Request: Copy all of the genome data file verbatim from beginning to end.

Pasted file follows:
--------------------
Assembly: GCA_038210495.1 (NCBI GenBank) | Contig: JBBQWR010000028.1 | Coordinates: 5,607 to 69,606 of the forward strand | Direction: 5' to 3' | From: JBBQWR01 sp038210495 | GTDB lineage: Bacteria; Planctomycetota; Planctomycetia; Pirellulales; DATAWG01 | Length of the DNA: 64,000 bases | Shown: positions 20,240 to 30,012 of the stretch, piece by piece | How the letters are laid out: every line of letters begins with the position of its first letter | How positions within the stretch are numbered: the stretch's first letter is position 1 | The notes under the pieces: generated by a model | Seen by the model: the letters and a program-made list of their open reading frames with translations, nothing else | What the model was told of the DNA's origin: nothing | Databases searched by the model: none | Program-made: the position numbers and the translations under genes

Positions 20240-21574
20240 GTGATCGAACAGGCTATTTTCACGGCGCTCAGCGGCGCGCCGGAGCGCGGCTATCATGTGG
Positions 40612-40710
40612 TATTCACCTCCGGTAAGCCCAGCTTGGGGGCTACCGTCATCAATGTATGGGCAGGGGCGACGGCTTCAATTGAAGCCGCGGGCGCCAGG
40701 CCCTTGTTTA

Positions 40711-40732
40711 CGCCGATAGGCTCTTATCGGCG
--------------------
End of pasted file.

Assembly: GCA_038210495.1 (NCBI GenBank) | Contig: JBBQWR010000028.1 | Coordinates: 5,607 to 69,606 of the forward strand | Direction: 5' to 3' | From: JBBQWR01 sp038210495 | GTDB lineage: Bacteria; Planctomycetota; Planctomycetia; Pirellulales; DATAWG01 | Length of the DNA: 64,000 bases | Shown: positions 20,240 to 30,012 of the stretch, piece by piece | How the letters are laid out: every line of letters begins with the position of its first letter | How positions within the stretch are numbered: the stretch's first letter is position 1 | The notes under the pieces: generated by a model | Seen by the model: the letters and a program-made list of their open reading frames with translations, nothing else | What the model was told of the DNA's origin: nothing | Databases searched by the model: none | Program-made: the position numbers and the translations under genes

Positions 20240-21574
20240 GTGATCGAACAGGCTATTTTCACGGCGCTCAGCGGCGCGCCGGAGCGCGGCTATCATGTGG
Positions 40612-40710
40612 TATTCACCTCCGGTAAGCCCAGCTTGGGGGCTACCGTCATCAATGTATGGGCAGGGGCGACGGCTTCAATTGAAGCCGCGGGCGCCAGG
40701 CCCTTGTTTA

Positions 40711-40732
40711 CGCCGATAGGCTCTTATCGGCG